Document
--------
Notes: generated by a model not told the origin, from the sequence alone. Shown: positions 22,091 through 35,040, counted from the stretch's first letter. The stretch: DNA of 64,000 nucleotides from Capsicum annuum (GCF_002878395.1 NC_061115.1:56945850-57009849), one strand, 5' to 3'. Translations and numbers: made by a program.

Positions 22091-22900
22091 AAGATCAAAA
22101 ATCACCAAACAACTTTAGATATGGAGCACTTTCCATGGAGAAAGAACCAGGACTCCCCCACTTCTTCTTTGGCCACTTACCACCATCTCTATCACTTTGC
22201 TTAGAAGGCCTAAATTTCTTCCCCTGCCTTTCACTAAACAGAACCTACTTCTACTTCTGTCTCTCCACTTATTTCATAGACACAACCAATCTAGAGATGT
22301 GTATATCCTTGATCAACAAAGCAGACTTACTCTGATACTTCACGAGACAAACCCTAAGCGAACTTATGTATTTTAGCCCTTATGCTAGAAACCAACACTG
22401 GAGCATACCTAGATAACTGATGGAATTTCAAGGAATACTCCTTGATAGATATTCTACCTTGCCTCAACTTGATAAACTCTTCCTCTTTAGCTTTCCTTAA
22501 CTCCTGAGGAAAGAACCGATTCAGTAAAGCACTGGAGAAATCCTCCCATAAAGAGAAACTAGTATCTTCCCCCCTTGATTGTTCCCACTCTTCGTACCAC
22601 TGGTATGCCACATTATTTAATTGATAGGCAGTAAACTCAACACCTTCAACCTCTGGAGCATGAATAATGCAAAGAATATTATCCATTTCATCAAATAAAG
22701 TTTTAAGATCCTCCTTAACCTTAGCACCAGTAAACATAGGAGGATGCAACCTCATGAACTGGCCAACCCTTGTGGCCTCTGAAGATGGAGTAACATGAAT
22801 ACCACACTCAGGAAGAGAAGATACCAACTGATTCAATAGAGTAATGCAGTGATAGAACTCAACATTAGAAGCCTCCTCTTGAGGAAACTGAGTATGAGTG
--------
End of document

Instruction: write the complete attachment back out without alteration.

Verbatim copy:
Notes: generated by a model not told the origin, from the sequence alone. Shown: positions 22,091 through 35,040, counted from the stretch's first letter. The stretch: DNA of 64,000 nucleotides from Capsicum annuum (GCF_002878395.1 NC_061115.1:56945850-57009849), one strand, 5' to 3'. Translations and numbers: made by a program.

Positions 22091-22900
22091 AAGATCAAAA
22101 ATCACCAAACAACTTTAGATATGGAGCACTTTCCATGGAGAAAGAACCAGGACTCCCCCACTTCTTCTTTGGCCACTTACCACCATCTCTATCACTTTGC
22201 TTAGAAGGCCTAAATTTCTTCCCCTGCCTTTCACTAAACAGAACCTACTTCTACTTCTGTCTCTCCACTTATTTCATAGACACAACCAATCTAGAGATGT
22301 GTATATCCTTGATCAACAAAGCAGACTTACTCTGATACTTCACGAGACAAACCCTAAGCGAACTTATGTATTTTAGCCCTTATGCTAGAAACCAACACTG
22401 GAGCATACCTAGATAACTGATGGAATTTCAAGGAATACTCCTTGATAGATATTCTACCTTGCCTCAACTTGATAAACTCTTCCTCTTTAGCTTTCCTTAA
22501 CTCCTGAGGAAAGAACCGATTCAGTAAAGCACTGGAGAAATCCTCCCATAAAGAGAAACTAGTATCTTCCCCCCTTGATTGTTCCCACTCTTCGTACCAC
22601 TGGTATGCCACATTATTTAATTGATAGGCAGTAAACTCAACACCTTCAACCTCTGGAGCATGAATAATGCAAAGAATATTATCCATTTCATCAAATAAAG
22701 TTTTAAGATCCTCCTTAACCTTAGCACCAGTAAACATAGGAGGATGCAACCTCATGAACTGGCCAACCCTTGTGGCCTCTGAAGATGGAGTAACATGAAT
22801 ACCACACTCAGGAAGAGAAGATACCAACTGATTCAATAGAGTAATGCAGTGATAGAACTCAACATTAGAAGCCTCCTCTTGAGGAAACTGAGTATGAGTG